Once the fish were all checked in alive, but before the official weigh-in onstage, Crochet started to realize what he had just accomplished.
“That’s when I started getting nervous because I knew this was about to be something that I had waited on forever, and you never know if it’s going to happen,” he said. “I knelt down on the side of the tubs with the water in it, and I kept wiping my face down.
“I was getting hot. I was really amped up. I think I was about to pass out I just didn’t want to be disappointed. I thought I had 34 (pounds), but I just didn’t want to see 32 or 33 pop up on the scale.”
Needless to say he was ecstatic when the digital scale showed 35-3. See the video from the weigh-in here.
“When I saw 35 — there’s no way I thought I had 35 pounds,” he said. “That was the first time I ever got excited on that stage.
“I’ve been shaken up and I’ve been heartbroken and nervous and happy, but that was the first time I ever got really excited on that stage. It was awesome.”
Awesome also was how the Cajun Baby describes his fans, especially right here in his home state.
“The fans and support coming from Louisiana is overwhelming. It’s pretty cool, and I appreciate it,” he said. “We have fans from all over the country, but there’s nothing like people from home.”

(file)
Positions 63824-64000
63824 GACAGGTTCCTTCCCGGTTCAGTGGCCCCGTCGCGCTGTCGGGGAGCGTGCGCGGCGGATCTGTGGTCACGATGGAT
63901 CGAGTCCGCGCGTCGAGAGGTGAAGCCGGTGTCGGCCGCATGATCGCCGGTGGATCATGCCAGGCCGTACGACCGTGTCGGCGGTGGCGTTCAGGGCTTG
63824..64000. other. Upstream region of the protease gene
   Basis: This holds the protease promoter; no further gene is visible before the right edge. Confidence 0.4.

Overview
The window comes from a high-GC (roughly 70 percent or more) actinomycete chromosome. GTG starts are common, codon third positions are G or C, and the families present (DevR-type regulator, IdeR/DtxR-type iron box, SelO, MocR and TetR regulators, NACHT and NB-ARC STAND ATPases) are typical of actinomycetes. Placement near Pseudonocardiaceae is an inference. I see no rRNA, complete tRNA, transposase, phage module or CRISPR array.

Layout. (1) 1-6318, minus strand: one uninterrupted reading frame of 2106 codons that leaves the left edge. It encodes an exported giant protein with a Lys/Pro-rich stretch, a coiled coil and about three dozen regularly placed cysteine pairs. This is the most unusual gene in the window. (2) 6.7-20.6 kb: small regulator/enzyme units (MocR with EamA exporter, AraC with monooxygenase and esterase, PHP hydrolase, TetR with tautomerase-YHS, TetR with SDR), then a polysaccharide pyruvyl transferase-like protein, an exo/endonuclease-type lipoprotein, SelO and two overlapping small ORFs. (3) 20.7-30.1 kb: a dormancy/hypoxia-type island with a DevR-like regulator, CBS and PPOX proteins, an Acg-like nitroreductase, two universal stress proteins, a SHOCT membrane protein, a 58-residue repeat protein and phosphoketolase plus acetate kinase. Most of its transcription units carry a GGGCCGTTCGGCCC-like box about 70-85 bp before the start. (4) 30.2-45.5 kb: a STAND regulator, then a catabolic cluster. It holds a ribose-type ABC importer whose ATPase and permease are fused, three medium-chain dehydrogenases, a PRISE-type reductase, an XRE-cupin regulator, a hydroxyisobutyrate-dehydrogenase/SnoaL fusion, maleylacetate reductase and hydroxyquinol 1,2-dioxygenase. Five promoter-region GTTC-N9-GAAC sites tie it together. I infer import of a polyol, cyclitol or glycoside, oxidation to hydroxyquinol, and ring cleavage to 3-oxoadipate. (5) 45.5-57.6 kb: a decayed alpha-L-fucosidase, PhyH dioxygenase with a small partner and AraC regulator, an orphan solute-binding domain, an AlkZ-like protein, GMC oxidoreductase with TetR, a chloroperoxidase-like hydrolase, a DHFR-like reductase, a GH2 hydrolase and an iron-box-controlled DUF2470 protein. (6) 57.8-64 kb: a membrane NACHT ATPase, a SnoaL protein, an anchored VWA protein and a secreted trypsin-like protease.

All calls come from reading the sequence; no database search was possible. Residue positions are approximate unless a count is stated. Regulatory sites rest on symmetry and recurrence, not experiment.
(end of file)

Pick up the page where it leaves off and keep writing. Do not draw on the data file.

And one tournament he’s already looking forward to next year is the Elite Series stop scheduled for May 15-18 at Toledo Bend Reservoir.
“I’ve been very disappointed in how I’ve fished Toledo Bend,” he said, recalling two poor showings there: a 48th-place finish in 2011, followed by a 72nd-place finish in 2012. “Being from Louisiana, they’ve got a whole bunch of coonasses there and they’re pulling for you, and that’s disappointing.
“You want to do well in a home-state tournament. It owes me one.”
Representing Louisiana all over the country is something the Cajun Baby takes very seriously. In fact, he created his nickname somewhere on Interstate 10 between Palatka, Fla., and Biloxi, Miss., one night while driving back from the Southern Open in 2008.
“I would see all these Elite guys, with sayings and quotes,” he said. “I thought if I ever made it, I’d need some kind of saying, too. So I figured I could come up with something.
“So I was driving home, and I started thinking about Cajun-something or something-Cajun, and I thought of Cajun Baby. ‘Cajun Baby Fishing‘ — there it is.”
He was following fellow angler Jamie Laiche home that night, so he called him to tell him about the nickname he’d created.
“I said, ‘Dude, listen to this., “ Crochet said. “And Jamie said, ‘You’re stupid.’
“But that’s the stupidest smartest thing I’ve ever done in my whole life. It’s ridiculous. Who comes up with something like that?”
It’s a perfect fit for the one-time Assumption Parish sheriff’s deputy, whose Cajun roots remain firmly planted at home.
“I’m never leaving, never. The sinkhole could swallow Pierre Part and I would still never leave. Bobby Jindal himself couldn’t take me out of Pierre Part.”